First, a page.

Dan Merrithew eBook

This eBook from the Gutenberg Project consists of approximately 194 pages of information about Dan Merrithew.

The outburst greeted Dan’s ears sweetly.  Evidently Howland had a man down below the water line, anyway.  He grinned as he clapped his lips to the tube.

“I’ve just come aboard to take charge of this craft,” he yelled; “now you do as I say and do it quick.  See!”

A great relieved, blasphemous roar came up the tube, and the next instant the engines were laying down to their work.

The bow began to cut nicely into the waves, and Dan turned to the two sailors.

“Here, you boys, tail on here and steer as I tell you.”  Whereupon, fingering a pocket compass, he called the course, after which he fastened the little instrument to the wreck of the binnacle.

“We will pull through,” he said, turning to Mr. Howland, who, with his daughter, had followed him to the bridge.  “We are somewhere off the Winter Quarter Shoals; if I can get the sun at noon I’ll know exactly; anyway, we will make Norfolk if that shaft holds.  If it doesn’t—­well, banking on that engineer you’ve got down below, I think it will hold.”  Then inclining his head in the direction of Miss Howland, he added, “I’d advise you to go below, Miss Howland.”  He thrilled as he uttered her name, “You’re wet; and then—­I may have to swear.”

“I should love awfully to hear some one swear to some purpose,” she replied.  “Oh, I want to stay,” she cried, speaking to her father, as Dan suddenly turned his back and spoke to the second mate.  “Father, I am going to stay.  The rest are seasick or frightened to pieces.  I feel braver up here.”

She was perfectly candid.  She did feel braver there on the bridge.  For Dan was the one dominant personality aboard the yacht.  In her eyes he typified bravery, skill, strength—­safety, in a word, for all.  It was as though out of the wrack of despair and the overriding elements had arisen the spirit of a man and all that at best he stands for, to reclaim the lost honors of the darker hours.  And so she clung to him with her eyes and felt she could smile at danger; her soul went out to him and enveloped him with gratitude and tenderness.  And she neither knew nor cared whether in these emotions was the uprearing of woman’s submerged, primal nature, giving all to the sheer power of the stronger sex, or whether it was the result of a burden of dread suddenly lifted from her heart—­it made no difference which.  She was living the moment—­here and now—­clear, serene, justified, and ennobled.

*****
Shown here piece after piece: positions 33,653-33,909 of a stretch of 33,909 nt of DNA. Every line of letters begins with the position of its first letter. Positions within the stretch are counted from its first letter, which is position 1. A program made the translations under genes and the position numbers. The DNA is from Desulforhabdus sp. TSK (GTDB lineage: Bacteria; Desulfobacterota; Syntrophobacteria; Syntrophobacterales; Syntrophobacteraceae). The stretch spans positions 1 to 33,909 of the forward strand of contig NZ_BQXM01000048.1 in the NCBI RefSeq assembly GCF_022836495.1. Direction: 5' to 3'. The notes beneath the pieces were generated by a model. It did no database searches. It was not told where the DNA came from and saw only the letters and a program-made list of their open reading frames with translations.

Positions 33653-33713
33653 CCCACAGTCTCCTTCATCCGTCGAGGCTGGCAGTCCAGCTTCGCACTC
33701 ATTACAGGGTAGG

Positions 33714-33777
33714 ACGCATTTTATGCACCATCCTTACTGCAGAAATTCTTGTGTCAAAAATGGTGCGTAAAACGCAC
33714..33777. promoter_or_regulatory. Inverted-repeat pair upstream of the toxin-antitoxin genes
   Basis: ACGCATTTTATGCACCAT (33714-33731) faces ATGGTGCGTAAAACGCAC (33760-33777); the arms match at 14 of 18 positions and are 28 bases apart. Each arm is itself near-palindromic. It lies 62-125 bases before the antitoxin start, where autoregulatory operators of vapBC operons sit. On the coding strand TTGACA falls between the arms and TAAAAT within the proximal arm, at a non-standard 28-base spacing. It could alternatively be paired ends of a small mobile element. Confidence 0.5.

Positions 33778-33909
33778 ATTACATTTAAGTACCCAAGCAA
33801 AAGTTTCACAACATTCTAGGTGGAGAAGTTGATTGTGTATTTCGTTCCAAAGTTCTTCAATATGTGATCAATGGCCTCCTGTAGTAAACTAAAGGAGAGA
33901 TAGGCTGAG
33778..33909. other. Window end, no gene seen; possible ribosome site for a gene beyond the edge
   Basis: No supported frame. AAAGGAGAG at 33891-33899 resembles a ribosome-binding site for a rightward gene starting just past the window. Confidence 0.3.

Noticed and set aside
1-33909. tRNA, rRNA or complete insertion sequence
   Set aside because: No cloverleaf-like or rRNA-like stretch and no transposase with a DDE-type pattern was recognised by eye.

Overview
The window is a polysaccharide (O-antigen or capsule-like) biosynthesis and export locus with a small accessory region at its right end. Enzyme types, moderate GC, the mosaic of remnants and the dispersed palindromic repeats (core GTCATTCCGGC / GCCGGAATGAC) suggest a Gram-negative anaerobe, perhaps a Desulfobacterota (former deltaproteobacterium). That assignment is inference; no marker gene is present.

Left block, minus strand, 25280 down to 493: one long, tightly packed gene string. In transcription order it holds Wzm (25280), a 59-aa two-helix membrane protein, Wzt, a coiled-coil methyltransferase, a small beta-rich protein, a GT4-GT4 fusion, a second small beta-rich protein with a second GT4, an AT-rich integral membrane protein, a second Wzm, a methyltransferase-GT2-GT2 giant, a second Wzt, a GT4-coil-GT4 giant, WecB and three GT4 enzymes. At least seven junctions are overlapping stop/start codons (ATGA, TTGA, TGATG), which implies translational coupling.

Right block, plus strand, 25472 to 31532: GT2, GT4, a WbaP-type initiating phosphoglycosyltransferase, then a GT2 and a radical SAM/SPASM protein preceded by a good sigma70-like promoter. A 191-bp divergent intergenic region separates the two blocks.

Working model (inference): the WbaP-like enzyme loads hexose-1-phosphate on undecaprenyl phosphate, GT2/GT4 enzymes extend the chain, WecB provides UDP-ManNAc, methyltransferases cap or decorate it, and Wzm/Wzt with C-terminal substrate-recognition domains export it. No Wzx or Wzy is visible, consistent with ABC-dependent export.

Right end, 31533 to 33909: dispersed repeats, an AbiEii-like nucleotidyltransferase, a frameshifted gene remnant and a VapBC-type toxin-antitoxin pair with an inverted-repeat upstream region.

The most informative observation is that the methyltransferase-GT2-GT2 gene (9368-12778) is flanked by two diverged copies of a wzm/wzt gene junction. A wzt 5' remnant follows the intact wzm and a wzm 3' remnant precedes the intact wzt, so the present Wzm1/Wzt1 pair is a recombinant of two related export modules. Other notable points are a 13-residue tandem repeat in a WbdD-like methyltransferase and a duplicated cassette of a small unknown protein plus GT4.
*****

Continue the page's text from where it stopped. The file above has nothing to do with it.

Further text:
And standing thus she watched him as he snapped the yacht slantwise from the grip of succeeding sea hollows and guided her over the gray hills, panting and straining, with much of pudgy deliberation, but surely.

“We will make it easily,” said Dan, “if nothing happens.”

“Good,” cried Mr. Rowland, and, taking his daughter by the arm, he added, “come below, Virginia, and give them the good news.  Your friend Oddington has forgotten his cigarettes for a full twenty-four hours, and the Dale girls are candidates for a sanitarium.”  There was a chuckle of relief in his voice.

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Dan Merrithew from Project Gutenberg. Public domain.
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